The senior capstone combination presents issues for students trying to graduate in the spring.
Senior capstone courses were combined in the new degree catalogue, making it difficult for students to get into the remaining separate capstone courses.
“My graduating class was one of the last to enroll under the old degree catalogue, which required both senior bible and senior philosophy courses,” senior Suzanna Sawyer said. “Unfortunately, these classes filled up very quickly, and I was not able to register for them. In order to graduate on time, I had to switch to the new catalogue, which allowed me to take the new combined class instead.”
Bible professor Jim Baird said the new course will provide some positive aspects that the separate courses lacked.
“I think students are going to like the new senior bible capstone course,” Baird said. “We are taking a worldview approach, trying to understand Christian worldviews and how they relate to the many other worldviews out there. I believe most students will find it faith-stimulating, not just intellectually stimulating.”
While the senior bible capstone will benefit the students, Sawyer said she was sad to see the philosophy class go.
“We are a liberal arts institution, and, in my mind, the final piece of a solid liberal arts education is a course on philosophy,” Sawyer said. “I believe that the senior philosophy course was a time for OC seniors to process and reflect on who they have become at OC, and more importantly, what they have come to believe about the world around them. I think that combining the classes into one might lessen this experience for students.”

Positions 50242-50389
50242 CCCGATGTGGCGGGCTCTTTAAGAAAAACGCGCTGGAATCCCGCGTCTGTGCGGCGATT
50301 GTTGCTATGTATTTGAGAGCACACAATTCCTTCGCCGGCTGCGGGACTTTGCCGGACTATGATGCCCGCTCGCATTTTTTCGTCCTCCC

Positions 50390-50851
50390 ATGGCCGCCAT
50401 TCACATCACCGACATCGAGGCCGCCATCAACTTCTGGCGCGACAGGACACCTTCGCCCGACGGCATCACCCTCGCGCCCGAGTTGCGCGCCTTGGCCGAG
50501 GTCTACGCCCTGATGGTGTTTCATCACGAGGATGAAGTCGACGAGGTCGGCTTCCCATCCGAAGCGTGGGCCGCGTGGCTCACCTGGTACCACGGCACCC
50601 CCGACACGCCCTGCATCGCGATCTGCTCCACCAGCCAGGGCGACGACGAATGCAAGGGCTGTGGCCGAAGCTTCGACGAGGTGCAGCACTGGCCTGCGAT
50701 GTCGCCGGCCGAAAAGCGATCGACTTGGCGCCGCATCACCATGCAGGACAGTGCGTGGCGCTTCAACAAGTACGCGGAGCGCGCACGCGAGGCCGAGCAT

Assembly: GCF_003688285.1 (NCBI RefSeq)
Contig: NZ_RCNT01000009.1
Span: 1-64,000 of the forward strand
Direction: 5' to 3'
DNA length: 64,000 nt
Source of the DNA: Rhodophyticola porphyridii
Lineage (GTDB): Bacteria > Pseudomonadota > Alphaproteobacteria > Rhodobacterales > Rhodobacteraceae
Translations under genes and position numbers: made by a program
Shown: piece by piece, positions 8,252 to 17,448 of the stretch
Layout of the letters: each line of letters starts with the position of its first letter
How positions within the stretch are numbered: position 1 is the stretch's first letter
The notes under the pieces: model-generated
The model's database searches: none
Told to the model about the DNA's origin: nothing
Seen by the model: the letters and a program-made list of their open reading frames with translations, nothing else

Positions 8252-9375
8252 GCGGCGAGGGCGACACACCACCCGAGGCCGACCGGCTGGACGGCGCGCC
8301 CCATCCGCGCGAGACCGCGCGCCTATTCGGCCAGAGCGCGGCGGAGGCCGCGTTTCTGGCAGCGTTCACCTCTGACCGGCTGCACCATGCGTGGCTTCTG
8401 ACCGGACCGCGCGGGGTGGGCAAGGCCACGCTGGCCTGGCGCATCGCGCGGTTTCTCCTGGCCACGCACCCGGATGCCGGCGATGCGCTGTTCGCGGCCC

Senior Kyle Baldinger agrees that the overflow of information could lessen the educational experience for students.
“It’s a lot of content to cover, and the ideas between senior bible and philosophy need a non-religious approach, which is hard to do when the class has a religious overtone,” Baldinger said.
Baldinger said not only does this affect the students, but he thinks it can affect the professors as well.
“It puts a lot of extra strain on professors for content coverage,” Baldinger said. “It’s hard enough with only having 15 weeks in a semester. But to combine another class into that will mean less time spent on ideas, and as an effect it will probably mean less competitive work from seniors who should be having their best work completed.”
Baird shared his perspective on the university striving to make the course beneficial to the students.
“Even though every senior has to take it, the faculty and administration are committed to keeping senior bible capstone a relatively small, discussion-oriented course,” Baird said.
According to Baldinger, after this semester the combination of the two courses will not affect anyone.
However, he said he is disappointed philosophy won’t be in the core requirements.
“Since this is the last year of the old catalog, after this year the students won’t know the difference between a great philosophy and a brief overview,” Baldinger said.
According to Sawyer, even though she is hesitant, she is eager to take the combined class.
“I am still optimistic about the combined class and how they will uniquely integrate the course materials together,” Sawyer said. “I have confidence in our professors; I know they will do their best to make the changes worthwhile.”